6 Things Customer Service Should Monitor on Social Media



Decoding customer insights on social media can be tricky. In fact, it's a lot like swimming upstream. The sheer volume and frequency of social insights can be overwhelming and hard to keep up with, which makes monitoring and responding to customers difficult. That said, social customer service is hugely important. According to VB Insights, there were more than 879 million complaints on social media directed at companies last year. The bottom line is that customers are vocal on social channels and companies need to listen, analyze and act (or face the consequences and risk getting left behind).

As long as your social customer service team is looking out for the right things, you'll be able to keep up with social traffic and respond accordingly. Here's what your team should be tracking:

1. Keywords

Tracking and monitoring key words allows your social customer service team to identify trends and respond to feedback quickly. When the same handful of words or phrases keeps popping up, there's usually a reason. Whether customers are experiencing difficulty with a certain product or they're overwhelmingly pleased with a new feature, it's important to be aware of common threads so you can address the feedback with individual customers quickly and make any necessary changes at the business level.

2. Tone

It's important to account for the tone customers use in their feedback. This can be particularly challenging when it comes to social media. Picking up on the tongue-in-cheek or sarcastic tone so frequently found on social channels can be hard when you're sorting through a lot of feedback quickly. But you have to understand tone to understand the meaning of each piece of feedback. This is where sophisticated text analytics technologies come into play. Only the most advanced natural language processing (NLP) solutions can automate the process of deciphering tone. Complaints can come disguised as compliments (and vice versa), but machine learning algorithms can detect sarcasm and jest. As long as your social customer service team is vigilant and responds to feedback with care, this won't be an issue.

3. Emotion

Along the same vein, your social customer service team needs to monitor for emotion. Social channels like Twitter and Facebook are emotionally charged platforms where people express personal opinions, share stories, and engage with others. It's one of the few places where companies can access unsolicited and totally candid feedback from customers, which helps companies better understand wants and needs.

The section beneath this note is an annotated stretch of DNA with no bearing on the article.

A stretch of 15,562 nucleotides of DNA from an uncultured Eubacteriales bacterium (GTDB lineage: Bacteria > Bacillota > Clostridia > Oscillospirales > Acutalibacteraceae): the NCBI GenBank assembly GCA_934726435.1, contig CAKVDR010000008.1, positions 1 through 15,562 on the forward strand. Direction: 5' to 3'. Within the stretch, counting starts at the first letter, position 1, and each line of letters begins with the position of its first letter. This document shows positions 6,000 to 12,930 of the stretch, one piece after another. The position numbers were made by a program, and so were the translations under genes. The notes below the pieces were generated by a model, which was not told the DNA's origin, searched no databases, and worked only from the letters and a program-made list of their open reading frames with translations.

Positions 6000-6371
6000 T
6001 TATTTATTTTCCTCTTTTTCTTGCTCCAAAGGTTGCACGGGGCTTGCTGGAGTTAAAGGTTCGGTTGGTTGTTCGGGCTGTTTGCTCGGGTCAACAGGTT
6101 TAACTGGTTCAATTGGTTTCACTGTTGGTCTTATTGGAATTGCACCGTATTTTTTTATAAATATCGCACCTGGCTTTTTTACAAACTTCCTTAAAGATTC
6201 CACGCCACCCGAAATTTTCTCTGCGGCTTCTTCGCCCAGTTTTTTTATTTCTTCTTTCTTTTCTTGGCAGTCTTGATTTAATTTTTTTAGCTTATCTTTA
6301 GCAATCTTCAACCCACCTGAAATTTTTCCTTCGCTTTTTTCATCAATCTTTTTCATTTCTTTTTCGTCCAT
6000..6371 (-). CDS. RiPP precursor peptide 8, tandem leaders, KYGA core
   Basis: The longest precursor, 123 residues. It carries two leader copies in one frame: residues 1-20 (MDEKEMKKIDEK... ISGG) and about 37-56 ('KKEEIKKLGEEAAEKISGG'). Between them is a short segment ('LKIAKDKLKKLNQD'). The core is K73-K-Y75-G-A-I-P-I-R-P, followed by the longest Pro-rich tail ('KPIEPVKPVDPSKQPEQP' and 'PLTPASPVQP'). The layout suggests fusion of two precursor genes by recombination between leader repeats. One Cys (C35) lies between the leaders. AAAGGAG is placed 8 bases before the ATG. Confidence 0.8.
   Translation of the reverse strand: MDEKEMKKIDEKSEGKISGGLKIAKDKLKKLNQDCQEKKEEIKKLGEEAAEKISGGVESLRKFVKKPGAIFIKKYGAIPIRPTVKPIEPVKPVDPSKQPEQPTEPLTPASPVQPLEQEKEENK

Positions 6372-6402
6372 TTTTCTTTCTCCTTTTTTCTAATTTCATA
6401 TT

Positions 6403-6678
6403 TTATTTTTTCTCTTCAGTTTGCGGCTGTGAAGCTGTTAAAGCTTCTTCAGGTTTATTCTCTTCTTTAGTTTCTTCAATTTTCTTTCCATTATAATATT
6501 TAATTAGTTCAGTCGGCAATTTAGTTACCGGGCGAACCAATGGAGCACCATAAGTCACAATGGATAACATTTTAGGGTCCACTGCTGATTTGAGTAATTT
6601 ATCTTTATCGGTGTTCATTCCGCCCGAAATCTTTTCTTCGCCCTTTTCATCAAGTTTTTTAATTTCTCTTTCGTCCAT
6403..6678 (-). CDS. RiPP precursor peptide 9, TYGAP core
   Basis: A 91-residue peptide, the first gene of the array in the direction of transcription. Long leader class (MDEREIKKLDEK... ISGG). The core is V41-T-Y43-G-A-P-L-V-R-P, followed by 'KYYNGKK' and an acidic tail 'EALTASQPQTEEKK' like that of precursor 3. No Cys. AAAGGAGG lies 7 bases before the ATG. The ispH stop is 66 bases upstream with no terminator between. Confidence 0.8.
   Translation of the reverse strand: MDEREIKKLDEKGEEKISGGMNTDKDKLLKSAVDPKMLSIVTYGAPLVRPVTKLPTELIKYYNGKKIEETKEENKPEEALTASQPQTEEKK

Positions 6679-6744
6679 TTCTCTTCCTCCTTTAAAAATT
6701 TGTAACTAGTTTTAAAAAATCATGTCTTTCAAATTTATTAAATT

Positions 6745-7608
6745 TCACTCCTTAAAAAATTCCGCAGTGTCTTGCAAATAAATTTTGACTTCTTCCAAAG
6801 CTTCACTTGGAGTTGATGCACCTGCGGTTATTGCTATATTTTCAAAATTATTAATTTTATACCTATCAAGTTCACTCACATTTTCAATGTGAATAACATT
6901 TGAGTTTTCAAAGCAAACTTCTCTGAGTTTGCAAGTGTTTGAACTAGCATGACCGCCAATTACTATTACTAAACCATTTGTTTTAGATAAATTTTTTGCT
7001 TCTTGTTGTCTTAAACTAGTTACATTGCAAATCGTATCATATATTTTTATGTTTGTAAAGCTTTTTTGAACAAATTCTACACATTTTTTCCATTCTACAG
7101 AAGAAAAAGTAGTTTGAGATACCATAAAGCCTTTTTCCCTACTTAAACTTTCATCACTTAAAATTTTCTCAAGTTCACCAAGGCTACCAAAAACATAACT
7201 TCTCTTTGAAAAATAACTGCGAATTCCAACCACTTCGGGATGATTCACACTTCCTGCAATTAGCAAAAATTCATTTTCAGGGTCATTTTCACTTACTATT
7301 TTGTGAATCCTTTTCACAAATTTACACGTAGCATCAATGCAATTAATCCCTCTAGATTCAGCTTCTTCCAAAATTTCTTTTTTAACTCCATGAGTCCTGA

Tracking the emotional sentiment linked to each piece of social feedback can be very valuable in helping you and your team understand the why. What drove a customer to say this about your brand and why is this the experience they're having? When you're able to drill down into the why, you can respond to customers appropriately and start to adjust your strategy accordingly. Ultimately, understanding and responding to emotion creates a better customer experience and helps you build deeper, longer lasting connections.

4. Images and Emojis

It's easy to overlook images and emojis. While it's important to analyze the text of a tweet or post, it's also important to consider the attached image or accompanying set of silly cartoon characters. Why? Because there's meaning in every image and you might miss the point of a piece of feedback if you don't take it into consideration. For example, a tweet that reads "Freshness guaranteed" means something entirely different when it is accompanied by a photo of a cereal box that's seal has been broken.

5. Frequency

Your team should also track how many customer service issues are coming in through social each month, taking note of the level of severity, the type of issues, and the type of follow-up action taken. On top of that, it's important to track positive mentions and feedback so you can highlight what's working well and what customers are most excited about.

Taking note of frequency allows your social customer service team to gauge how trends change over time. They'll also be able to measure whether certain strategies fix issues or make matters worse. All-in-all tracking frequency allows you and your team to keep close tabs on how your social customer service program is evolving.

6. Response Time

Finally, it's important to track how long it takes your social customer service team to respond to feedback and how long it takes, on average, to resolve an issue. There's a lot of information that your team is tracking daily and social feedback is flooding in all the while. But the most important step is that feedback is addressed and resolved in a timely matter. That's what keeps customers loyal and cuts down on churn. So make sure you're monitoring response time and constantly working with your team to address feedback as quickly and accurately as possible.


Elizabeth Clor is senior director of content marketing at Clarabridge.


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